CLEVELAND -- Warwick Saupold made the long jog from the visitors' bullpen in right-center field to the mound at Fenway Park on June 10 and began warming when he heard a familiar sound. The Fenway sound system operator played Men at Work's "Land Down Under" to note Saupold's Australian heritage.Saupold
CLEVELAND -- Warwick Saupold made the long jog from the visitors' bullpen in right-center field to the mound at Fenway Park on June 10 and began warming when he heard a familiar sound. The Fenway sound system operator played Men at Work's "Land Down Under" to note Saupold's Australian heritage.
Saupold liked it so much that the Tigers took note and began playing it as his entrance music the next homestand. But that isn't why the rookie right-hander has felt so comfortable -- and pitched so effectively -- in long relief out of the Tigers' bullpen.
"He's been outstanding in his role," manager Brad Ausmus said after Saupold's three scoreless innings Wednesday against the Giants, "in that kind of long relief, to keep the game where it is, give us a chance to come back."
Saupold entered that game with a 5-0 deficit and left just before the Tigers rallied to make it a one-run game. That has been a common theme.
Saupold gave up three runs in that Boston outing, taking the loss after entering in a tie game. Since then, the Aussie has 15 innings of one-run ball on eight hits over nine appearances. Each time, he left with the same gap or smaller than when he entered.
It's not minor to him or his manager. The last game former closer Francisco Rodriguez pitched for the Tigers, he entered with a two-run deficit at Seattle and gave up a Robinson Cano grand slam, runs that became the difference once the Tigers rallied late.
"I don't think it's easy," Saupold said. "I just think it's a role that someone's got to do, and I'm glad I'm doing it."
It's a role that requires a strike thrower, but one that avoids the middle of the plate for opposing lineups that have heated up against the starting pitcher.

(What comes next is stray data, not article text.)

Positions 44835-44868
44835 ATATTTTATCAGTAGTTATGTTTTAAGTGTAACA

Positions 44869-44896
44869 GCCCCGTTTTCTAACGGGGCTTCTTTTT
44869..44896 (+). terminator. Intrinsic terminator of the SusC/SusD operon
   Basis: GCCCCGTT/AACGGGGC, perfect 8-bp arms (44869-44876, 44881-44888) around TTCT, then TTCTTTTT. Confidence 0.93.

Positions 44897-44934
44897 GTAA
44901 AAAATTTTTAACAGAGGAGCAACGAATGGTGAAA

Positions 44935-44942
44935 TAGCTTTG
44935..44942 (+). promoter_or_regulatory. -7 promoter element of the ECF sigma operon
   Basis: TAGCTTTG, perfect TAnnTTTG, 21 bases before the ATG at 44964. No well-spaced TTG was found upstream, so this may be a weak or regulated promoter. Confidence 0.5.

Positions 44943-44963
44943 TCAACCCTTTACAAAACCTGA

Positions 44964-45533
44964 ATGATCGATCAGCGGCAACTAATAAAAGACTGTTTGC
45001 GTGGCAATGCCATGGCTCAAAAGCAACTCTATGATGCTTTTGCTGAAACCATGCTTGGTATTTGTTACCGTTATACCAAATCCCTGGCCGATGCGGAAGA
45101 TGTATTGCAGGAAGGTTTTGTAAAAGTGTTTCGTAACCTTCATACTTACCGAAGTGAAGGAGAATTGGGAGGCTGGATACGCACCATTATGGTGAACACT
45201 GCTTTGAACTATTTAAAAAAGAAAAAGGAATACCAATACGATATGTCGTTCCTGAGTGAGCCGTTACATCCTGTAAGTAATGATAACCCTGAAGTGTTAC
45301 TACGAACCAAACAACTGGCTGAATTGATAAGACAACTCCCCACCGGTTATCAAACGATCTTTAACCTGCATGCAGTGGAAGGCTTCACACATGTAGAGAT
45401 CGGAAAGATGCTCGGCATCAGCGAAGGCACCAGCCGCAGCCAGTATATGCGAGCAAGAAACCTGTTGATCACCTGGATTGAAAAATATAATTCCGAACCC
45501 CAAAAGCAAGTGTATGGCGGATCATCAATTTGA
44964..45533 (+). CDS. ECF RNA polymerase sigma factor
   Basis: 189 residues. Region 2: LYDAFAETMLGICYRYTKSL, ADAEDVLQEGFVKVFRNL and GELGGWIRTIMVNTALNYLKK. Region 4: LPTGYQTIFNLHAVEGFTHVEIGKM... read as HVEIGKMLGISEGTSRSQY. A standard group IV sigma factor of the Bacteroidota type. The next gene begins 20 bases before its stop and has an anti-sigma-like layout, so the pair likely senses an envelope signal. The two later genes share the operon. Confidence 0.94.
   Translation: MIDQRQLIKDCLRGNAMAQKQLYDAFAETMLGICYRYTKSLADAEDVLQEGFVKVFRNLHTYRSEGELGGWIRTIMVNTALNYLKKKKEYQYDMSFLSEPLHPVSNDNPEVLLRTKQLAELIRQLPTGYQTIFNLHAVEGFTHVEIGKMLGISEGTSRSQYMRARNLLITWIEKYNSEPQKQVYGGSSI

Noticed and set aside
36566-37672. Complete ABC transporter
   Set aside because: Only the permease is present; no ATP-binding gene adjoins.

"It's definitely not easy," Saupold said. "It's still the same guys getting in the box. They tend to get a little bit more aggressive on the relievers, too, in those situations. So you do really need to make pitches edgy almost, because they're trying to get you early [in counts]. …
"My fastball command is probably the best thing working right now. I'm going in, I'm going out to lefties and to righties, too."
Saupold handles it well. He also warms up quickly for someone who was a starter for most of his Minor League career, including seven starts at Triple-A Toledo this season.
"I'm always stretching and moving around because I know what my role is," Saupold said. "I'm always anticipating coming into the game if there's a little bit of trouble or the pitch count's getting up there. If I'm not in the game, then I sit back down. Anticipation's a big thing for me. If I anticipate getting in the game, it helps me be successful."
The more successful he is, the better his chances to stick around in Detroit. No matter what the role, that's the end goal.
"I just want to help the team win," he said. "I'll do that if it's the role I'm in or if it's starting or if it's later in the game. It doesn't bother me. I'm happy to be here and happy to help."
Jason Beck has covered the Tigers for MLB.com since 2002. Read Beck's Blog, follow him on Twitter @beckjason and Facebook.